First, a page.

Morning newspapers – 24 October 2007

24th October 2007, Comments 0 comments

The Volkskrant and AD ask whether museums should install sprinkler systems. Just 1 percent of museums have these systems in place, the others fear possible water damage, the AD writes. This fear is based on lack of insight into how the sprinklers work, Rob Hartgerink of the Netherlands Organisation for Fire Safety says in the Volkskrant. He says there are many misconceptions that the sprinklers may erratically turn on and off. "A sprinkler really only responds to temperature."

The Volkskrant and AD ask whether museums should install sprinkler systems. Just 1 percent of museums have these systems in place, the others fear possible water damage, the AD writes. This fear is based on lack of insight into how the sprinklers work, Rob Hartgerink of the Netherlands Organisation for Fire Safety says in the Volkskrant. He says there are many misconceptions that the sprinklers may erratically turn on and off. "A sprinkler really only responds to temperature."

Patients are sometimes kept in hospital longer than necessary because there is not enough money for home care, the AD reports. Health insurance company Achmea feels the home care budgets it is given by the Dutch Healthcare Authority are insufficient and is therefore taking the matter to court in an attempt to get more money. The Healthcare Authority says that the healthcare offices need to be "smarter and more efficient."

Poles who come to work in the Netherlands are still often being exploited, Sp!ts reports. Illegal contractors lure workers to the Netherlands under false pretexts and put them to work for poor pay and house them in abominable conditions. "Poles are not always aware of their rights in the Netherlands," says Frank van Gool, director of the OTTO Work Force employment agency. Employers regularly confiscate Polish workers' identity papers to prevent them from leaving. This "modern slavery" mainly occurs in the agricultural sector, the paper reports.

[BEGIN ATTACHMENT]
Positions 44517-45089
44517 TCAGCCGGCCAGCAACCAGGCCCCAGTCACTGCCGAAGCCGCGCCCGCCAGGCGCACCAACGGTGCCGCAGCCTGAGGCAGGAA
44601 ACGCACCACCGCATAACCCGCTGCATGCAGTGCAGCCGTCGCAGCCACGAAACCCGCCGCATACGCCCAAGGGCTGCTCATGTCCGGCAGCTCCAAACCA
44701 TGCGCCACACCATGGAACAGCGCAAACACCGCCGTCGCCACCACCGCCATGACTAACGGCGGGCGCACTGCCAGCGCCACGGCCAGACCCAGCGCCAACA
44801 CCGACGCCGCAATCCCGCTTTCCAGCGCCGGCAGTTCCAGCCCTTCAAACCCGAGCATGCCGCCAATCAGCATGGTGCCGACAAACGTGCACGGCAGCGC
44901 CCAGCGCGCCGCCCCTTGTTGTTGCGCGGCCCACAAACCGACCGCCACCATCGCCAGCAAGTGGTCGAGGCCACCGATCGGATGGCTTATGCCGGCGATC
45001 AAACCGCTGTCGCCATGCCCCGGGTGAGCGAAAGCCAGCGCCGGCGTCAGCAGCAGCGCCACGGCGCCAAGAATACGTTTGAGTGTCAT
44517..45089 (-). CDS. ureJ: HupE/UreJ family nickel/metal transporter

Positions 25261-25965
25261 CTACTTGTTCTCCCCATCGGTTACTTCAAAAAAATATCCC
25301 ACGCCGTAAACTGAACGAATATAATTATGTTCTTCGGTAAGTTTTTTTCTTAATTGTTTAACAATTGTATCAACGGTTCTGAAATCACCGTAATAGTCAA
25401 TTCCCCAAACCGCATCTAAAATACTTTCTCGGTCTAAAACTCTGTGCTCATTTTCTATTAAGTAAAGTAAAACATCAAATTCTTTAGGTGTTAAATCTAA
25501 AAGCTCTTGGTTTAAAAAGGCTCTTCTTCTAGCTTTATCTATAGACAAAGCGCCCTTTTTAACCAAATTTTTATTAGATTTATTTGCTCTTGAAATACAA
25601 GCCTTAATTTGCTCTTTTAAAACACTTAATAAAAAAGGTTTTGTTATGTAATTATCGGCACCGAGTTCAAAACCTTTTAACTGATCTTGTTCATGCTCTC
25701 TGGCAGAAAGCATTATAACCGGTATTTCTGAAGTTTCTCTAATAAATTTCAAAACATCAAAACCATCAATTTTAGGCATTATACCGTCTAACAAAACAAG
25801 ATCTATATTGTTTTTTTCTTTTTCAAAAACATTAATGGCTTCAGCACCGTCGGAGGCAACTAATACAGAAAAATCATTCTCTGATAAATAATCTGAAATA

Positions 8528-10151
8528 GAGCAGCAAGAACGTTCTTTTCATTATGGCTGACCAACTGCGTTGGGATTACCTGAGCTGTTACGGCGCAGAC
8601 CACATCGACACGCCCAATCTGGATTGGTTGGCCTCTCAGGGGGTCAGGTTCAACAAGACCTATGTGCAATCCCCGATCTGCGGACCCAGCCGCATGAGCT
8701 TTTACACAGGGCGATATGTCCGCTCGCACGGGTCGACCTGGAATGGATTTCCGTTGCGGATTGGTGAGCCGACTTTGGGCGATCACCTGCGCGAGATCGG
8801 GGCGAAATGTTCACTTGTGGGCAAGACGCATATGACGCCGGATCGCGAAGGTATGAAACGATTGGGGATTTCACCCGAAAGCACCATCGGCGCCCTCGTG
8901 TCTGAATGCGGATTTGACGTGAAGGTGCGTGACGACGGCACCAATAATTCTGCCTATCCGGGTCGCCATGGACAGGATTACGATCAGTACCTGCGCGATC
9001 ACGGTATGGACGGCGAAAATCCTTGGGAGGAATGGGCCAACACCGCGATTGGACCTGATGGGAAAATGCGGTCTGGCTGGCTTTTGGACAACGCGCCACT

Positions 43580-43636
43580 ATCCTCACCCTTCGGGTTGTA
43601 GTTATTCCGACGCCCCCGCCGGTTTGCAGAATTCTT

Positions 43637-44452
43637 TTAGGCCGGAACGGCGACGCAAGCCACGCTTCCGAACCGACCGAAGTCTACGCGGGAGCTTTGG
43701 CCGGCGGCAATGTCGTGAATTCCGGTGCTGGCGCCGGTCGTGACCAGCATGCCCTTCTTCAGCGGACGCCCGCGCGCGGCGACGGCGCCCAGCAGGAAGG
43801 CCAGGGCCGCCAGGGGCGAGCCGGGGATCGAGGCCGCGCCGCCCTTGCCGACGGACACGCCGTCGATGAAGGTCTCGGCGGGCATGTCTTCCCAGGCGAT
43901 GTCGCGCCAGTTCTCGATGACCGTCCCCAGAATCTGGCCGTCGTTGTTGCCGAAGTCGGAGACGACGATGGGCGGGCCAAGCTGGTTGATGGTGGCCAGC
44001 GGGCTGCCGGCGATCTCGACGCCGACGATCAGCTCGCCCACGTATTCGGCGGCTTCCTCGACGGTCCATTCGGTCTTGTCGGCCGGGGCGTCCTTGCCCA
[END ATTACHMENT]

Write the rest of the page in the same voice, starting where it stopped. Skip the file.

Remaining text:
Train and bus stations are the places where the Dutch feel the least safe. This has emerged from a survey by TNS Ncompass, De Pers writes. A large majority (81 percent) has no objection to camera surveillance in public spaces. The things people get most annoyed about in public spaces are vandalism and lack of respect, the survey says.

Petter Nylander, the director of online betting company Unibet who was arrested at Schiphol on Monday, was in the Netherlands for interviews with the Telegraaf and the Volkskrant. Nylander was arrested at the request of French authorities because his company allegedly has violated French betting legislation. Nylander says he would like to open a Unibet location in the Netherlands. "Within five years we'll have a company in the Netherlands as big as Heineken, for instance," he says.

[Copyright Expatica News + ANP 2007]

Subject: Dutch news

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